Enrolled House Bill (H) 4
Authored by: Rep. Peggy Mayfield
Co-Authors: Rep. Kathy Richardson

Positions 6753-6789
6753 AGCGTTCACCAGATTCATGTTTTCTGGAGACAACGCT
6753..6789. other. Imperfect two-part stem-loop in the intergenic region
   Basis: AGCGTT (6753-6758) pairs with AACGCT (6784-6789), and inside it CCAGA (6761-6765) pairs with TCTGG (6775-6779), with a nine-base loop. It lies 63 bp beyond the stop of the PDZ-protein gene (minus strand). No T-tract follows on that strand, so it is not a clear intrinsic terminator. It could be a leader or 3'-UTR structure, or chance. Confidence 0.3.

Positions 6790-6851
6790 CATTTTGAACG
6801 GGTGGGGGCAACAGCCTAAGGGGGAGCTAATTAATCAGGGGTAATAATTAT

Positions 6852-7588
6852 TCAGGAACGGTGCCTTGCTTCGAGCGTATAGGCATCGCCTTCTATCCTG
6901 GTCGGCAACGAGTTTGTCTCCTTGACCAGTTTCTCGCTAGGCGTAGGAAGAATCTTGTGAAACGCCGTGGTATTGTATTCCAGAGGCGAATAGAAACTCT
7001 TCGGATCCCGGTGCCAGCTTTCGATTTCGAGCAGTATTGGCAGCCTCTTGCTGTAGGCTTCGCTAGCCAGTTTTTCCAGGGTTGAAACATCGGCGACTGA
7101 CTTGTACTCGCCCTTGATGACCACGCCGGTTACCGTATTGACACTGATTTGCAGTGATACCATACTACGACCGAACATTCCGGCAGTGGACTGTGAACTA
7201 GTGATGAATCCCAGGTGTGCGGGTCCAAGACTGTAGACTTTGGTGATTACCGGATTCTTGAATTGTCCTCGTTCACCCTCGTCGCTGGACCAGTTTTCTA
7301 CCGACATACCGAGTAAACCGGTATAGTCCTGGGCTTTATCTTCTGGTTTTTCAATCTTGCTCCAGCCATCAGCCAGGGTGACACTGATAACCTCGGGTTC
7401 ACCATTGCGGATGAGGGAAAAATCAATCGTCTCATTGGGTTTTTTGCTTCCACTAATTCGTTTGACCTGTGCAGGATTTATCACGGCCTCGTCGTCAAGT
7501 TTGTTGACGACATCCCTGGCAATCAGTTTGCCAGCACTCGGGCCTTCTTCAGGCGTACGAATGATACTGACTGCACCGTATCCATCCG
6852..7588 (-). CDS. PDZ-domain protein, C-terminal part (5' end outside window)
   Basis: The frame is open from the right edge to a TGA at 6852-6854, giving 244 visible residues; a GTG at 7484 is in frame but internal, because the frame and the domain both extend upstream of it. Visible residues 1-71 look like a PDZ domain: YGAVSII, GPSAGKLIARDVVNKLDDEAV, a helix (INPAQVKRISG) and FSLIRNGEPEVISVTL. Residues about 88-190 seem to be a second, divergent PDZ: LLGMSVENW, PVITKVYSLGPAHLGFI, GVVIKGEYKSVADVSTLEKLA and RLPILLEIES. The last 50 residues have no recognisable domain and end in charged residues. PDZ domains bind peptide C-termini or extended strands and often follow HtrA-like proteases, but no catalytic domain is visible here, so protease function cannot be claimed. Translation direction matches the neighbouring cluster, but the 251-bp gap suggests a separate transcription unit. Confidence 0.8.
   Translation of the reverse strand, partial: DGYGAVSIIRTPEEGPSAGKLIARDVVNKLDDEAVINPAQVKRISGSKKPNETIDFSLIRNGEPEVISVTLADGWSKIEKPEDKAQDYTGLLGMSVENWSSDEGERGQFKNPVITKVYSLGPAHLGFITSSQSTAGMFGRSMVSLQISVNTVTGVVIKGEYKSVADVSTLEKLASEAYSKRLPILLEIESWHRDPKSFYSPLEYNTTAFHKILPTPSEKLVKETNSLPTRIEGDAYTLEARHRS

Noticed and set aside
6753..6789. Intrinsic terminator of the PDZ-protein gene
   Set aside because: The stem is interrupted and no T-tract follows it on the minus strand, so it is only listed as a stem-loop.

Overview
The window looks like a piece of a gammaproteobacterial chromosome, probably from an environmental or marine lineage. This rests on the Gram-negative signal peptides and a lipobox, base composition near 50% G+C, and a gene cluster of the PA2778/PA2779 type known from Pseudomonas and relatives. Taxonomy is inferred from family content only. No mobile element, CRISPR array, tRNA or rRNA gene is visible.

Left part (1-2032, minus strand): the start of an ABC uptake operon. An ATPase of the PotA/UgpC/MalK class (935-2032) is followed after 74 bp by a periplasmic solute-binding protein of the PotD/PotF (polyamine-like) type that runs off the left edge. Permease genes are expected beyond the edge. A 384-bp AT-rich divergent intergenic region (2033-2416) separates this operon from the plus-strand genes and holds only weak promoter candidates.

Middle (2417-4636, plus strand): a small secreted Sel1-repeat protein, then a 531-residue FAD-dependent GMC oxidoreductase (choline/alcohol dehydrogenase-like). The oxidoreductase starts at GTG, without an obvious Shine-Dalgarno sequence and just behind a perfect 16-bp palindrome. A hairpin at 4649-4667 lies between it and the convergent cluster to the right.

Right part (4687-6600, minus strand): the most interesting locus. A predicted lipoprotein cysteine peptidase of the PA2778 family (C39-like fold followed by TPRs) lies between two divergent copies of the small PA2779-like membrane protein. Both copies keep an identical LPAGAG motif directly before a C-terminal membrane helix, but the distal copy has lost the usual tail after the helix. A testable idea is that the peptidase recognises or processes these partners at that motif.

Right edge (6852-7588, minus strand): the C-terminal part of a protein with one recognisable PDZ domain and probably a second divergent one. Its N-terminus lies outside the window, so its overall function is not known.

Court administrative matters. Requires that the clerk of the circuit court (clerk) or the county recorder (recorder) must be the secretary of the county commission of public records, as determined by: (1) mutual agreement of the clerk and the recorder; or (2) if a mutual agreement cannot be reached, an affirmative vote of the majority of the members of the commission. Allows the clerk to keep the lis pendens record, the execution docket, and the register of witness fees and court fees in electronic form if all information is available to the public to inspect or copy in the electronic form. Eliminates: (1) ... the requirement that the clerk attend court proceedings; and (2) the per diem paid the clerk or a deputy for attending court. Allows the clerk to retain an administrative fee of up to $3 from any excess amount of fine, penalty, fee, or bail collected and refunded by the clerk. Requires the cost of: (1) an initial mailing of a document by certified or registered mail to be paid out of court costs and fees; and (2) any additional certified or registered mailings to be paid by the person requesting the additional mailings. Provides that a circuit court judgment docket must contain: (1) all civil judgments in which one party owes money to another party; and (2) any entry that is required by a statute. Provides that a judgment docket may not include: (1) judgments in which money is owed by a person to a state, a county, or another governmental entity as a result of a criminal conviction or a violation of an infraction or ordinance; or (2) except for cases in which the state obtains a judgment for unpaid taxes, judgments in which a governmental entity is the sole creditor. Allows a clerk of a circuit court to keep a judgment docket in: (1) an electronic format; (2) a paper format; or (3) both an electronic and a paper format. Provides that the judgment docket shall be made available for public inspection at the office of the clerk during regular office hours. Provides that, if the wages of a judgment debtor are being garnished: (1) a clerk is not required to notify the employer of the judgment debtor to suspend the garnishment after the judgment is satisfied; and (2) a request to suspend the garnishment must be submitted by the judgment debtor to the court that rendered the judgment. Makes changes to the maximum part of the aggregate disposable earnings of an individual for any workweek that is subjected to garnishment to enforce the payment of any judgments against the individual. If a judgment debtor has failed to comply with an agreed order in the action, requires a court to order: (1) any property, income, or profits of a judgment debtor not exempt from execution or process or any debt due to the judgment debtor to be applied to the satisfaction of the judgment and forbid transfers of property and choses in action; and (2) that the judgment or execution is a continuing lien upon the income or profits of the judgment debtor in the hands either of the judgment debtor or any other person from the date the order is served upon the person indebted to the judgment debtor to the extent that the lien, together with all similar liens, is allowed by law. Provides that: (1) if a court has issued a garnishment order to a third party (such as an employer) that provides income to a judgment debtor; (2) the garnishment order no longer applies to the third party due to a change in circumstances, including a change in employment; and (3) the judgment creditor files a petition describing the changed circumstances and providing contact information for a new third party who employs or otherwise provides income for a judgment debtor; the court may, without holding a hearing, cancel the first garnishment order and issue a new garnishment order to the new third party. Urges the legislative council to assign the topic of small claims court administration to an interim study committee.